In yesterday’s post, I talked about the difference between taking extreme measures to reach your physique goals quickly versus the longer route of “healthy forever.” Many of you guys emailed me about where you are on the spectrum and where you want to go. The overwhelming feedback sounded like this: “Jill, I knooooow I need to be patient for long term success, but I am working so hard, I NEED to see results faster.” :)
I can relate completely. You are putting in so much effort only to look the same day after day for weeks. Of course, there is something to be said for fast results. Seeing results quickly is a key motivating factor for people to KEEP going. Not seeing results DE-motivates.
But in order to maintain perspective, it is important to remember a couple key things. First off, you probably ARE changing, you just can’t recognize it yet, but second, you are still at the point of pushing the boulder UP the hill. You have to practice consistent change for days, weeks, months to finally get the ball rolling in your direction. The problem with taking EXTREME measures in order to accelerate the process is that they inevitable don’t stick. They are extreme, so by definition unsustainable. Not going to work for long-term body change.
Instead, I ask you for one thing: patience. It is the one thing all new years resolutioners just don’t want to practice, and yet it is THE thing that has made people who are successful in staying lean successful. We can learn from people who practice moderation and who stay lean fairly effortlessly–they practice certain behaviors, thought patterns and habits every single day, month after month, year after year. If that’s not patience, I don’t know what is.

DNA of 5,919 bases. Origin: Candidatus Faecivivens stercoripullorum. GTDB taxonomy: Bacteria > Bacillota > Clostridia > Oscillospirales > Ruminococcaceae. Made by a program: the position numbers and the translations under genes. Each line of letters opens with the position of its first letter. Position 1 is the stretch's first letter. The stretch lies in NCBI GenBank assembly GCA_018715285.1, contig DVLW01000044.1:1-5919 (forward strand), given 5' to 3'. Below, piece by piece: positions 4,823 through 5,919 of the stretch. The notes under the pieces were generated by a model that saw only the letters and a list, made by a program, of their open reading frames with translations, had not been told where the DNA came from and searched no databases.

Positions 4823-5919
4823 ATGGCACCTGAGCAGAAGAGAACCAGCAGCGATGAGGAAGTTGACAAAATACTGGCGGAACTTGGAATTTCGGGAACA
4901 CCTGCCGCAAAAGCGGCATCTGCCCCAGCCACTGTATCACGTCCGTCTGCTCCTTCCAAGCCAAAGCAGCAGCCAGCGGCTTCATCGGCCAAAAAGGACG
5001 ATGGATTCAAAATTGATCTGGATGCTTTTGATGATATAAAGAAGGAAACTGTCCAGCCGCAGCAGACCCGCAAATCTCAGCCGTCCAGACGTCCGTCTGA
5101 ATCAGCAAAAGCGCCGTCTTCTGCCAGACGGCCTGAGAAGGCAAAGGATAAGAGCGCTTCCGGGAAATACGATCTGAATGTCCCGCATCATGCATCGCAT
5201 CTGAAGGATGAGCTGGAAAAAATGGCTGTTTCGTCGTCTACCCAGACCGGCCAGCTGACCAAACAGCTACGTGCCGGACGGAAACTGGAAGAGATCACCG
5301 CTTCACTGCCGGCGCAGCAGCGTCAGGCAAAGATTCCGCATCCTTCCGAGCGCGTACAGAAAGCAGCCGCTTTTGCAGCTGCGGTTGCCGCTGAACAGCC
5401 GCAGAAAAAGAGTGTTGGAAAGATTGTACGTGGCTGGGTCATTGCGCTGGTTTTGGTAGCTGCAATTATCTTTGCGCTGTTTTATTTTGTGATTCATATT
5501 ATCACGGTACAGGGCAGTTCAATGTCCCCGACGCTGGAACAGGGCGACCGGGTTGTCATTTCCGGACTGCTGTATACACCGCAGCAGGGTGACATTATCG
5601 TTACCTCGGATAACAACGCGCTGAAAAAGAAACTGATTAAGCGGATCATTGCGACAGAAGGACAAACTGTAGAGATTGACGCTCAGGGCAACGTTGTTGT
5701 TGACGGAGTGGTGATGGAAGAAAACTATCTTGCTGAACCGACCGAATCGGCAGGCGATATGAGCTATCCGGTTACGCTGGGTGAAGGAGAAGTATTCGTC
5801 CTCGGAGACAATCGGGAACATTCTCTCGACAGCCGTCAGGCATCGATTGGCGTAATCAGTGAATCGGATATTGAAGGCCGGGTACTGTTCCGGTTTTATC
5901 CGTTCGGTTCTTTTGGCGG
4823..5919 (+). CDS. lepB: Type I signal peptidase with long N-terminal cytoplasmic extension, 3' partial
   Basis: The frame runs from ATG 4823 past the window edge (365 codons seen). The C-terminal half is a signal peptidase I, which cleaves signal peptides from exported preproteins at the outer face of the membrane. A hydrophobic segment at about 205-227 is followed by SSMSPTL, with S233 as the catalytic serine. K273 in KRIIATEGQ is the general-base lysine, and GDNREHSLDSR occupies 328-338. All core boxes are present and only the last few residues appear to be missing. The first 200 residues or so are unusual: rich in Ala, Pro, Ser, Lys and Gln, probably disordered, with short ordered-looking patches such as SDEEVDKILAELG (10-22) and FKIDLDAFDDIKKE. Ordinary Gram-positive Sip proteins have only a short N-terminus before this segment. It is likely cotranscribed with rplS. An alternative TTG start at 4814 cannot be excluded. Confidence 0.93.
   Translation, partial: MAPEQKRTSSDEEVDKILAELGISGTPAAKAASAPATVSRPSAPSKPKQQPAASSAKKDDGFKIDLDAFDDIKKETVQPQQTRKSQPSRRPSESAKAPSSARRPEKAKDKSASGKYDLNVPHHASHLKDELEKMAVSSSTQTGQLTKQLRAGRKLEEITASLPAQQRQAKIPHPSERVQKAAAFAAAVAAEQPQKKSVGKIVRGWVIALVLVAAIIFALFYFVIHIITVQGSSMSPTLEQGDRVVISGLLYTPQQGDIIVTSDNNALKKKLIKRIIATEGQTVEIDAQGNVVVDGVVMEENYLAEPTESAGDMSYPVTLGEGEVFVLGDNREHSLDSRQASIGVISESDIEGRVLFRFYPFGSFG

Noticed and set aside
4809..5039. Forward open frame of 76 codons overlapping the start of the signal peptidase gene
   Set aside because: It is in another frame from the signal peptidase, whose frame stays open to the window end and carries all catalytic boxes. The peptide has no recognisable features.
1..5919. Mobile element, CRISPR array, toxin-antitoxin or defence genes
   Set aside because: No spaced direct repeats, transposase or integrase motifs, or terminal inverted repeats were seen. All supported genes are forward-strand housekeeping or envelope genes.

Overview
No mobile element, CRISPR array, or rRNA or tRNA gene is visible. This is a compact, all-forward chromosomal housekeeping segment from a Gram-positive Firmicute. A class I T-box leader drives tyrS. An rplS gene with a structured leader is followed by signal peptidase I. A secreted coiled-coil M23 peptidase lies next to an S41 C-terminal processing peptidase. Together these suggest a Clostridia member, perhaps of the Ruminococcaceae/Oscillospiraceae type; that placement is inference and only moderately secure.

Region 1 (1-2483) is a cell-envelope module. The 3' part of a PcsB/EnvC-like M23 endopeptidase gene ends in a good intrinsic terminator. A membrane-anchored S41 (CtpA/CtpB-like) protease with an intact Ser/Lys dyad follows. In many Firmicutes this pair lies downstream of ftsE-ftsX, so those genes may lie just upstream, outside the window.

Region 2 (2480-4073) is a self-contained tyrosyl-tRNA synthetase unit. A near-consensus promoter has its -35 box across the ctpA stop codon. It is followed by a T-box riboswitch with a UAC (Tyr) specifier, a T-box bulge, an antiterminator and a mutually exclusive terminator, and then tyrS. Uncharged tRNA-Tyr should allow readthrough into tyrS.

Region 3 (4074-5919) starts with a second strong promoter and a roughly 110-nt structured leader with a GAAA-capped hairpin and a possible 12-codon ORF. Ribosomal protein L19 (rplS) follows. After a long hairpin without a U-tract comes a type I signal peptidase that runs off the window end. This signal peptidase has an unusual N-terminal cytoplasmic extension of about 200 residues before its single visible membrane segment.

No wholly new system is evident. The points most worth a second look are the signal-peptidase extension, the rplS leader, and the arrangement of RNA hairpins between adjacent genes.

And so, in the name of patience and FINALLY making it stick this year, here are my top 7 tips for getting to that Healthy Forever place, and guess what? If you do it right, it should not be hard to maintain. In fact, that is the definition of sustainable :)
1] Don’t make drastic changes. Anything too drastic or out of the norm for you will not make the final cut. For some people, the idea of “going cold turkey” has appeal and may work in the short term, but in the long run, it doesn’t deal with the underlying habit or value there. For example, going off sugar 100% will most likely lead to more sugar consumption once you are allowed to eat it again. Instead, focus on small incremental changes that can be implemented consistently without much effort. It is the sum of all the small changes that make the biggest, lasting impact.